How to Winterize Plumbing Pipes
Winterizing plumbing pipes is a process that prepares all rough-in so it is not affected by freezing temperatures that can cause disasters inside a house. This process is recommended when the house will be vacant for a long period of time, so no water will be running through the plumbing pipes. So let’s learn how to winterize plumbing pipes. It is important to highlight that is not the actual expansion of the ice the actual costs of pipes being cracked, is the pressure resulting from this expansion. Prepare a plant on how and where to start. It is easy to skip a step so you might want to draft a checklist to have all parts of the house worked. To start the winterize process you need to empty the water heater, drain all water from the pipes and fill all fixtures with anti-freeze solution.
Winterize Plumbing Pipes StepsFollow these stpes to winterize plumbing pipes in a house:
- Shut off main water valve and turn off the water pump and the water heater. By doing this you will also be protecting heating elements so they are not working if there is no water inside the tank.
- Open all drain valves and all taps too. Follow the list you have created so you are sure all taps are open. A closed tap could create vacuum holding water in the pipe. All valves and taps should remain open throughout all the winter so any water can drain out from the pipe.
- Using air compressors blow excess water standing in the pipes.
- Open the drain valve in your water tank and let it discharge until it is empty. Be careful, because sometimes these hot water tanks don’t have floor drains and you will need to connect a garden hose to it.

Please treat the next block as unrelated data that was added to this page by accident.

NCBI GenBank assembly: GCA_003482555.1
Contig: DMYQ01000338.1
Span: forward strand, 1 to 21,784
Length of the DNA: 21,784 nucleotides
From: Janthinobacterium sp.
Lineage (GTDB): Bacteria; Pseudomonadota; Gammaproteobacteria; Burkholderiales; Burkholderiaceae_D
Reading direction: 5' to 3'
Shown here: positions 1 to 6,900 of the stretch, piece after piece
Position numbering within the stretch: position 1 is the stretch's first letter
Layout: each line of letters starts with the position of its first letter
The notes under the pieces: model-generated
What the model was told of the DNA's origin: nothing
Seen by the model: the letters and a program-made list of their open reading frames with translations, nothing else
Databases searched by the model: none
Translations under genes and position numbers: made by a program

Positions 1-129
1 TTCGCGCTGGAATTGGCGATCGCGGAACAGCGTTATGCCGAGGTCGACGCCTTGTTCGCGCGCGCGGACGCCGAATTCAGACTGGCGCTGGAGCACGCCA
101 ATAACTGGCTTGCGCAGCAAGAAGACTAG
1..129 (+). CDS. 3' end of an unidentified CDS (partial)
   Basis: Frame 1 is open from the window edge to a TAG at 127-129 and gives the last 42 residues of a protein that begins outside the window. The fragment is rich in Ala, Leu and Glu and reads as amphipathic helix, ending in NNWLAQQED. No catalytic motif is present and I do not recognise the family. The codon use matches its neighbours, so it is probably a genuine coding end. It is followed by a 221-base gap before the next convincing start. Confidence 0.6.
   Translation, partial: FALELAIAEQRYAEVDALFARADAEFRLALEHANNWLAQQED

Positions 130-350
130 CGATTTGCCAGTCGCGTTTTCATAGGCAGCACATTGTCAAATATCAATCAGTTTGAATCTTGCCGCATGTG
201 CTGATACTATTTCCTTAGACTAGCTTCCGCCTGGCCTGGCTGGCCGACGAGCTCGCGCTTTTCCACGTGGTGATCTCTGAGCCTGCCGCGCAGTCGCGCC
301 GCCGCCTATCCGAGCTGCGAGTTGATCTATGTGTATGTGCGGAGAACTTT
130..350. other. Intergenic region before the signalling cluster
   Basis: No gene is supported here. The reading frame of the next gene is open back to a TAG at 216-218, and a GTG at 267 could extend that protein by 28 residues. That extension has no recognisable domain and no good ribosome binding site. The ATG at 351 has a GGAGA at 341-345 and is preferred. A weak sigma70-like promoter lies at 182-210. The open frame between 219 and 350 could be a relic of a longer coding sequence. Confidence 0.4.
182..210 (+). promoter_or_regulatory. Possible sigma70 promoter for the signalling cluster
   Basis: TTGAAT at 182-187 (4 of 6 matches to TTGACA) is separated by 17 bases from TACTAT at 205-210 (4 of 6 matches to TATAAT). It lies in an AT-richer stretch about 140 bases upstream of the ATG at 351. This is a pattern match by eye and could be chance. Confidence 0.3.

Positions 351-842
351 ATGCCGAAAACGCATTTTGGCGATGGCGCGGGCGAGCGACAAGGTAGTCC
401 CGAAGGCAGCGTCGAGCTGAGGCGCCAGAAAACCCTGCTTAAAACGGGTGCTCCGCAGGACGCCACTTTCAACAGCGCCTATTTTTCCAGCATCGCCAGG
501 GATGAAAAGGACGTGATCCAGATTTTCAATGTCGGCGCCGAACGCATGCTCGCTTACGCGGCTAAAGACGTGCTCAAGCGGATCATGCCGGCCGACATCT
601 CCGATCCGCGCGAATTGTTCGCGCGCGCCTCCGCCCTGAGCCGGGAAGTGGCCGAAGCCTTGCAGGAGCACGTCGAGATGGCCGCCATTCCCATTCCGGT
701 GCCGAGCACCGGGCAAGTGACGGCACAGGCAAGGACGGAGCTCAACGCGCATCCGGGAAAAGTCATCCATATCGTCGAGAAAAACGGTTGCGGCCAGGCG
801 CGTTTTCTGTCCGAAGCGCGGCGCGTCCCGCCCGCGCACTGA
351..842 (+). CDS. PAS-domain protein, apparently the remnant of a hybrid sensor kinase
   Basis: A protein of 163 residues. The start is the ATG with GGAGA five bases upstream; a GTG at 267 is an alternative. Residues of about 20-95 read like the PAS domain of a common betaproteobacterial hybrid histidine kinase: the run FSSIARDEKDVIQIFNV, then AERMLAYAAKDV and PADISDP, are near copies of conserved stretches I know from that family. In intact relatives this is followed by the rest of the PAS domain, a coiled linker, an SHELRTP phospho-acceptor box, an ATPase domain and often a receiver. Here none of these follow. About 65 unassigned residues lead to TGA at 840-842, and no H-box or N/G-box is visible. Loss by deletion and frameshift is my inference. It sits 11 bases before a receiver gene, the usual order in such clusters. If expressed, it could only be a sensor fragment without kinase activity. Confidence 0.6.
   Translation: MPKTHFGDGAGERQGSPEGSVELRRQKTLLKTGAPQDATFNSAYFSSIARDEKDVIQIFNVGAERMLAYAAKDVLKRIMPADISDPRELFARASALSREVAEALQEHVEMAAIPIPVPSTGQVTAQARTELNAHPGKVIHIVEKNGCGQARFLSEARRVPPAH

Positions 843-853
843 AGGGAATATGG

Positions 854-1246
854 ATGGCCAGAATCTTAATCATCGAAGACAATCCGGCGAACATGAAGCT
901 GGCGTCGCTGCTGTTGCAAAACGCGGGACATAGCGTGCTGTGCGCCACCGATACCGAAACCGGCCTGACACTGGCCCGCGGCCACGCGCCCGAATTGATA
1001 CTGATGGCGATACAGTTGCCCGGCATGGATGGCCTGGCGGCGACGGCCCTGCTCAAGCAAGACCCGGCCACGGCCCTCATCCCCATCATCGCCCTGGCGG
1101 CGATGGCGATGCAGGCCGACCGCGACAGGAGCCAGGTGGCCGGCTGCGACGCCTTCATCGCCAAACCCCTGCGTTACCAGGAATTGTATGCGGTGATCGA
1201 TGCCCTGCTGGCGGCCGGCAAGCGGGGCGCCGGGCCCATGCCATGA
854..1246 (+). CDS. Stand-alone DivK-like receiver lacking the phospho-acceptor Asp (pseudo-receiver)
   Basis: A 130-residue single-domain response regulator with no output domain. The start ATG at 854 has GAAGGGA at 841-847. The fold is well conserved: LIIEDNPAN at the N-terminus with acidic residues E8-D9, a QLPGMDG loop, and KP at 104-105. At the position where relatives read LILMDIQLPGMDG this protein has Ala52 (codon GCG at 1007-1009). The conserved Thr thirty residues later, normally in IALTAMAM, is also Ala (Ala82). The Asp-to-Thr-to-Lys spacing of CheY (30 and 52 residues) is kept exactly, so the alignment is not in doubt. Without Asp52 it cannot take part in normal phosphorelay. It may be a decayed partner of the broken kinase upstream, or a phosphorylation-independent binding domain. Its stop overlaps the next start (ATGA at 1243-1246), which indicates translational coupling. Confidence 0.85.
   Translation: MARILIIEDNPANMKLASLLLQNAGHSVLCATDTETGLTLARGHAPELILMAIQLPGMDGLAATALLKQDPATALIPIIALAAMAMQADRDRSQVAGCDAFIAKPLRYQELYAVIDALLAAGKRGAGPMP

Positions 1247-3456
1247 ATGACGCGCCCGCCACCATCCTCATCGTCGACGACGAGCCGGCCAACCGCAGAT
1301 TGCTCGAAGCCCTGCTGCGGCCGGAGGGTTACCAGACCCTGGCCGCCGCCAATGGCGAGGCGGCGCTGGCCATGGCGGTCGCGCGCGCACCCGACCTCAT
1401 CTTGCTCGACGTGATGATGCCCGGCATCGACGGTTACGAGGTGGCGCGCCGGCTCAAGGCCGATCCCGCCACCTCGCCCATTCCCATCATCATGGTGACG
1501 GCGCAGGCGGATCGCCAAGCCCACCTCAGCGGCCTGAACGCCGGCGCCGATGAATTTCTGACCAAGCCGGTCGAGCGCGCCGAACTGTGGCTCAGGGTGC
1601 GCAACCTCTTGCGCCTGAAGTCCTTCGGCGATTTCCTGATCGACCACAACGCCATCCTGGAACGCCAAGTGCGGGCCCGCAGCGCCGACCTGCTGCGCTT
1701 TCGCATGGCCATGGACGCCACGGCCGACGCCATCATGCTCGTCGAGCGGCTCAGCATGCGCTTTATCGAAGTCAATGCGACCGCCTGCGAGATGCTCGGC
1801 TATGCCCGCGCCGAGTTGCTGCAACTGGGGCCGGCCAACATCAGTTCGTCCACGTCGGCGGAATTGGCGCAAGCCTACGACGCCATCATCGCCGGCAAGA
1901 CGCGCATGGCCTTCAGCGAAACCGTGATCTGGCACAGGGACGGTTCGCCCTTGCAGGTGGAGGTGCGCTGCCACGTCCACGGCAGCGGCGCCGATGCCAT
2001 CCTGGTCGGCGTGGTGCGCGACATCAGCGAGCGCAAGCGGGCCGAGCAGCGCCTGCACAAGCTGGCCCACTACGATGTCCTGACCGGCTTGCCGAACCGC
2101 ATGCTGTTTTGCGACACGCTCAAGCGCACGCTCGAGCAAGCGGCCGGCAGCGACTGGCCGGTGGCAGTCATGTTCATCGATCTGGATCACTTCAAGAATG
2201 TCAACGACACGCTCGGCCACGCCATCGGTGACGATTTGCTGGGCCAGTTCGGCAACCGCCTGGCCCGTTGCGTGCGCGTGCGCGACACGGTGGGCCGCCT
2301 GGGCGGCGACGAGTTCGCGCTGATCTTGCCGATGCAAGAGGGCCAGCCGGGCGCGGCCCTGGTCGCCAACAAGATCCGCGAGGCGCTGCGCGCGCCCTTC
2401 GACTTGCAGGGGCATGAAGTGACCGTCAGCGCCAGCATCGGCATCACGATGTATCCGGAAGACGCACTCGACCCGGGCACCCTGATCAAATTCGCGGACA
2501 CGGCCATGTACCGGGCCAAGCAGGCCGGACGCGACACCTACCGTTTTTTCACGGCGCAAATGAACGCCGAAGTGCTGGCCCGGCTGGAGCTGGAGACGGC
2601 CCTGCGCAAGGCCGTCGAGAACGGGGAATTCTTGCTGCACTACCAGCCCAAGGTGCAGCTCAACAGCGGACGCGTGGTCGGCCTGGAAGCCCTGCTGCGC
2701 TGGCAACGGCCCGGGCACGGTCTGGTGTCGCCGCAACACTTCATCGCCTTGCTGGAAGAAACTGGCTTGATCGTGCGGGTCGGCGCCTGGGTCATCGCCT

- Drain all the water that is left inside the holding tank, especially the one located in the rubber diaphragm, the one that is used along with the water tank to build our pressure. As an additional protective measure, add antifreeze to the jet pump case.
- Flush the toilet to remove as much water as you can from the tank and the toilet bowl. If all water cannot be removed, add antifreeze to prevent any water from freezing and cracking the toilet.
- Check all sink and tub drain that could have waste water traps. Add some antifreeze on each one of them to prevent water from freezing and cracking the traps.
How to Prevent Freezing Pipes
If you have enough time to check the plumbing conditions in the building, determine the pipes most vulnerable to freezing. Look for pipes located outside walls and windows, un-insulated pipes, and pipes installed near unheated spaces. It is also important to verify all walls, floors and ceilings for cracks and/or openings. If you find holes during your inspection, caulked them to keep cold air from entering those gaps.
Be sure to follow these tips:
- Un-insulated pipes shall be protected with insulation sleeves or wrapping. Do not leave any gaps without insulation as cold air might affect the pipe.
- Add slip-on foam pipe insulation if possible. Plastic piping is more tolerant of freezing than old copper or steel water pipes.
- Maintain a heating source inside the building on, so it might release hot air to counterbalance cold air entering the building.
- Use heat tapes to protect pipes from freezing. Heat tapes are one of the preferred methods used to protect pipes from freezing, but be aware that these might bring additional hazards. The U.S. CPSC has provided safety recommendations for homeowners using heat tapes to help prevent fires.